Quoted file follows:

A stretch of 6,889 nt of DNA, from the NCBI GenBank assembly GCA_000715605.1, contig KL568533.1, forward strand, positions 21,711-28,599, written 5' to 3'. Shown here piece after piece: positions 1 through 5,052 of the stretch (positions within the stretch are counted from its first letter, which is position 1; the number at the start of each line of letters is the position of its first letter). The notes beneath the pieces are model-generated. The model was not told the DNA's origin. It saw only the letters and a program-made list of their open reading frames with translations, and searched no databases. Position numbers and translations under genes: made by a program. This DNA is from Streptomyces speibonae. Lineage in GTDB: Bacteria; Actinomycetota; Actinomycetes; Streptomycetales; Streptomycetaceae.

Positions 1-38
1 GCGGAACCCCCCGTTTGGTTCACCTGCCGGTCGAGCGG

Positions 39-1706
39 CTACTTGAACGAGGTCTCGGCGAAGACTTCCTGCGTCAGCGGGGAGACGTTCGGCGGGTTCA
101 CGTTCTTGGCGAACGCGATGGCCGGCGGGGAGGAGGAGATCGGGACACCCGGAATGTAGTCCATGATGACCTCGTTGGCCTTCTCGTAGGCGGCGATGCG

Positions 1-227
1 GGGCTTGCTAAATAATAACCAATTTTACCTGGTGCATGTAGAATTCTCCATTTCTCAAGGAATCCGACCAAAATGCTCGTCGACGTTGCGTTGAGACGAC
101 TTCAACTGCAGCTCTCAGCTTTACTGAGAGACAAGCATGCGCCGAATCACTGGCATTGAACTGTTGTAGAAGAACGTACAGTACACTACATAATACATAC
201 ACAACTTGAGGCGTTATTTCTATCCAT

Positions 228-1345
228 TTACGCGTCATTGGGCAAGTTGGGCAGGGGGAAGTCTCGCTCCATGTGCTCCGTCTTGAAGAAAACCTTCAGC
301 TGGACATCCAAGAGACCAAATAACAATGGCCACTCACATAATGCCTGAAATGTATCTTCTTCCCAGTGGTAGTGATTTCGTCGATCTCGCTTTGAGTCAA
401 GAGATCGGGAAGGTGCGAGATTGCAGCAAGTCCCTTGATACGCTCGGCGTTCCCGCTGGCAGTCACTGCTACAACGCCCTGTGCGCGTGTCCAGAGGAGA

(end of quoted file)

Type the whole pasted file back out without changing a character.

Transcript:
A stretch of 6,889 nt of DNA, from the NCBI GenBank assembly GCA_000715605.1, contig KL568533.1, forward strand, positions 21,711-28,599, written 5' to 3'. Shown here piece after piece: positions 1 through 5,052 of the stretch (positions within the stretch are counted from its first letter, which is position 1; the number at the start of each line of letters is the position of its first letter). The notes beneath the pieces are model-generated. The model was not told the DNA's origin. It saw only the letters and a program-made list of their open reading frames with translations, and searched no databases. Position numbers and translations under genes: made by a program. This DNA is from Streptomyces speibonae. Lineage in GTDB: Bacteria; Actinomycetota; Actinomycetes; Streptomycetales; Streptomycetaceae.

Positions 1-38
1 GCGGAACCCCCCGTTTGGTTCACCTGCCGGTCGAGCGG

Positions 39-1706
39 CTACTTGAACGAGGTCTCGGCGAAGACTTCCTGCGTCAGCGGGGAGACGTTCGGCGGGTTCA
101 CGTTCTTGGCGAACGCGATGGCCGGCGGGGAGGAGGAGATCGGGACACCCGGAATGTAGTCCATGATGACCTCGTTGGCCTTCTCGTAGGCGGCGATGCG

Positions 1-227
1 GGGCTTGCTAAATAATAACCAATTTTACCTGGTGCATGTAGAATTCTCCATTTCTCAAGGAATCCGACCAAAATGCTCGTCGACGTTGCGTTGAGACGAC
101 TTCAACTGCAGCTCTCAGCTTTACTGAGAGACAAGCATGCGCCGAATCACTGGCATTGAACTGTTGTAGAAGAACGTACAGTACACTACATAATACATAC
201 ACAACTTGAGGCGTTATTTCTATCCAT

Positions 228-1345
228 TTACGCGTCATTGGGCAAGTTGGGCAGGGGGAAGTCTCGCTCCATGTGCTCCGTCTTGAAGAAAACCTTCAGC
301 TGGACATCCAAGAGACCAAATAACAATGGCCACTCACATAATGCCTGAAATGTATCTTCTTCCCAGTGGTAGTGATTTCGTCGATCTCGCTTTGAGTCAA
401 GAGATCGGGAAGGTGCGAGATTGCAGCAAGTCCCTTGATACGCTCGGCGTTCCCGCTGGCAGTCACTGCTACAACGCCCTGTGCGCGTGTCCAGAGGAGA